With drama in Washington, TV shows find it hard to compete

Nearly 20 million people tuned in to former FBI director James Comey's hearing, while top political dramas drew less than half that. Viewership is down by about 20 percent this year.

John Bazemore/AP
People stand in line waiting to enter the Underwood 2016 booth near the Peace Center where the CBS News Republican presidential debate was to occur on Feb. 13, 2016, in Greenville, S.C. Frank Underwood is a fictional character and the protagonist of the Netflix show House of Cards. He is portrayed by Kevin Spacey.

An unpopular president was just elected, despite running against a party darling with an ideal résumé. The win came as a surprise: voter turnout among rural, white Republicans was high and Democrats didn’t show up to the polls.

Today, voters chant “Not My President!” outside of the White House gates, while pundits criticize the president’s authoritative tendencies.

No, this is not the tale of President Trump, but rather the fictional President Underwood from Netflix’s hit show, House of Cards.

While political comedy has entered a golden age under Mr. Trump, with “Saturday Night Live” wrapping up its most-watched season in 23 years, political dramas are losing their appeal. Viewership of hit TV shows like ABC’s “Scandal,” NBC's “The Blacklist,” and CBS’s “Madam Secretary” has fallen by about 20 percent in the past year.

“Madame Secretary," the most-watched show of the three, got an average of 8.3 million viewers. By comparison, the real-life hearing of former FBI Director James Comey last week drew an audience of nearly 20 million.

A variety of factors may be behind the decline: different show times, increased television options, or a natural waning of popularity. But an unusual presidency has likely also played a role, taking up Americans’ bandwidth for political drama and making it more difficult for creators to write storylines that don't get overtaken by headlines.

“There is a degree to which people are seeing fiction reflected in reality and reality reflected in the fiction,” says Nikki Usher, a professor of media and public affairs at George Washington University in Washington. “And that can be disorienting to people.”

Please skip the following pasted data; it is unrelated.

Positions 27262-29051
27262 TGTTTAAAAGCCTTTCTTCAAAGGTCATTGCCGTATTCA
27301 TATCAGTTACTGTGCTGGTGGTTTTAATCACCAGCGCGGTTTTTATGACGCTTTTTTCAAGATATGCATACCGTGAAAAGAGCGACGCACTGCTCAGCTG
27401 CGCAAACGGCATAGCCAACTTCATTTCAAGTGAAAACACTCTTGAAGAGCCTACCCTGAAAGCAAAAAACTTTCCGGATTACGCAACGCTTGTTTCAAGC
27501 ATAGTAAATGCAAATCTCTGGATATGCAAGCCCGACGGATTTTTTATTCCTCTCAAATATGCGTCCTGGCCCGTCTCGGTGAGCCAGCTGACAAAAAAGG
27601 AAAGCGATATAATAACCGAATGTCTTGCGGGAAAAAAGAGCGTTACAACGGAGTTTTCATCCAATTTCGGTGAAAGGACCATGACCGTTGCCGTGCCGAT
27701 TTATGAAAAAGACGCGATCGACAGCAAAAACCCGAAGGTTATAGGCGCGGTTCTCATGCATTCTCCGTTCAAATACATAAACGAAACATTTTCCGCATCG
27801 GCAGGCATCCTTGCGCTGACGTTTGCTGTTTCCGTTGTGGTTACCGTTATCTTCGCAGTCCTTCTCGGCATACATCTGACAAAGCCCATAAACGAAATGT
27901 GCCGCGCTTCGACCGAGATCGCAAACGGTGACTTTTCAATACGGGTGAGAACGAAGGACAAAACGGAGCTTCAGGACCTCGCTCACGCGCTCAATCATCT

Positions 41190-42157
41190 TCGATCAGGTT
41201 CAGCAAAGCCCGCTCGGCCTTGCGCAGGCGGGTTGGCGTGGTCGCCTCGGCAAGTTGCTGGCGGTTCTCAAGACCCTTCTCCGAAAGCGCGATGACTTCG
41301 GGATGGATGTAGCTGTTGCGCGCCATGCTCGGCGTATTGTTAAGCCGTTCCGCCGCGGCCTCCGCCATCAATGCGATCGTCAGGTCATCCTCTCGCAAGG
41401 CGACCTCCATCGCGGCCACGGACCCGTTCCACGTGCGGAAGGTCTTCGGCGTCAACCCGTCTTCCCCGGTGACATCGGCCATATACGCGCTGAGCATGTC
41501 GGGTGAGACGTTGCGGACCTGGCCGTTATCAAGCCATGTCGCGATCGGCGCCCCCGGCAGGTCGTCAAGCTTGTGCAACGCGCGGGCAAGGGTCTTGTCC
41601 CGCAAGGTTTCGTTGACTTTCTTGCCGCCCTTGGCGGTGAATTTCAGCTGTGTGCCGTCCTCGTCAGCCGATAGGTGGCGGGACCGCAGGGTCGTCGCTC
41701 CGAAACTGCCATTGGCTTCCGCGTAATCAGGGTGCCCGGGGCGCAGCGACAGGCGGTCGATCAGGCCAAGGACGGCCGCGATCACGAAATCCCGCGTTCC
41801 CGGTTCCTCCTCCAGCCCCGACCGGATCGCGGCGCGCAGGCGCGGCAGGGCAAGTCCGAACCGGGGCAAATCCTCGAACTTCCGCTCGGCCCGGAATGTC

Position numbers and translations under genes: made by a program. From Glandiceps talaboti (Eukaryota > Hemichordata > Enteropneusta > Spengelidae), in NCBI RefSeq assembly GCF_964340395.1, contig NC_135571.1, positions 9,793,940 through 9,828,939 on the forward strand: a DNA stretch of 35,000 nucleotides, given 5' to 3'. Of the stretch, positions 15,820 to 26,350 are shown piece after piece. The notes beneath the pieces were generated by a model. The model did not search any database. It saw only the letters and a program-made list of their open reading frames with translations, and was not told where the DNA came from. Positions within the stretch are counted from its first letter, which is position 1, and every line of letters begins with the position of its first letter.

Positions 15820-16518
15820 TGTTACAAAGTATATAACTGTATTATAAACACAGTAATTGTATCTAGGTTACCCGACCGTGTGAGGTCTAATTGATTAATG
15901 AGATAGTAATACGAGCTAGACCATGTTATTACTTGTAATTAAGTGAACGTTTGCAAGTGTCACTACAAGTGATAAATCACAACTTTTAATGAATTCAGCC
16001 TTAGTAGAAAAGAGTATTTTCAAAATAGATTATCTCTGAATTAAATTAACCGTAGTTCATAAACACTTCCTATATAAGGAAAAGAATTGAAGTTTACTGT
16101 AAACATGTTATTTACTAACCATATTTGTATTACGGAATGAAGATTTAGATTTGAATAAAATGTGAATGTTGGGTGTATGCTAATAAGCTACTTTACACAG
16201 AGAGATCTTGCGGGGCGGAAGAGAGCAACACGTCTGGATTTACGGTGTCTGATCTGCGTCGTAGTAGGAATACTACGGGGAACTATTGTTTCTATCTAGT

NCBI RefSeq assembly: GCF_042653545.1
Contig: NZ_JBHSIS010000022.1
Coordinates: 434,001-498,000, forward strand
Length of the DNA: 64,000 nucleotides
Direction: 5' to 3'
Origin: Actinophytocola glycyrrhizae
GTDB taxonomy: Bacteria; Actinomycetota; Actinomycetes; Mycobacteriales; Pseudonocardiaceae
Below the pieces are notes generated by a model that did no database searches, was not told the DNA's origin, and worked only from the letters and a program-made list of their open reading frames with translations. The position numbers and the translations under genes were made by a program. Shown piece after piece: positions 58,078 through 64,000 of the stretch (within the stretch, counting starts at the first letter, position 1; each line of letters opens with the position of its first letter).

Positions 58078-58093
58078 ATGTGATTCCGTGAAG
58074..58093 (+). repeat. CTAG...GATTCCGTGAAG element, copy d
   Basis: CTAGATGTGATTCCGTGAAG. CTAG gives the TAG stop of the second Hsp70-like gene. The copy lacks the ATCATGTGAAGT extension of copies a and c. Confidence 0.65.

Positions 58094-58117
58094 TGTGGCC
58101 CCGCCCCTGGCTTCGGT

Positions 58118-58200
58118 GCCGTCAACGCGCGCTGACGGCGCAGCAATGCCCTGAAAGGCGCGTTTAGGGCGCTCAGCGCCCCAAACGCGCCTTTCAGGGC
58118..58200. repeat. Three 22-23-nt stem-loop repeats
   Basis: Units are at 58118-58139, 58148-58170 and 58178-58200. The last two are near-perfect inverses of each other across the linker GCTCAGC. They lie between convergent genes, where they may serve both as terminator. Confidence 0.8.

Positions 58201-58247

Some viewers contacted by the Monitor say that they enjoy political dramas more since the election. The majority, however, say their interest has waned.

“The escapism is gone,” said David Howard, a “House of Cards” fan from Pennsylvania.

Pining for a different West Wing

When “House of Cards” premiered in 2013, the White House was occupied by the Obamas – a supportive family unit that contrasted with the competitive marriage of Frank and Claire Underwood, played by Kevin Spacey and Robin Wright.

But today, real-life political developments are so fascinating that many tune into that instead of drama, says Stef Woods, an instructor of American studies and media at American University in Washington. As a result, “House of Cards” has dropped from Netflix’s most popular show to No. 6, according to independent media company surveys reviewed by Ms. Woods.

“I haven’t watched the latest season,” confesses Ms. Woods, who teaches a popular class on the show, “but I was sure to watch the Comey hearing.”

However, other political dramas have seen a resurgence. According to Google Trends, there was an influx of searches for “The West Wing” around the time of Trump’s election and inauguration – the highest spike since the popular show ended in 2006. VICE’s Motherboard recently speculated that that was driven by liberals struggling to cope with Trump’s presidency, musing that an ideal – if fictional – Democratic president “is available on-demand to soothe frayed nerves.”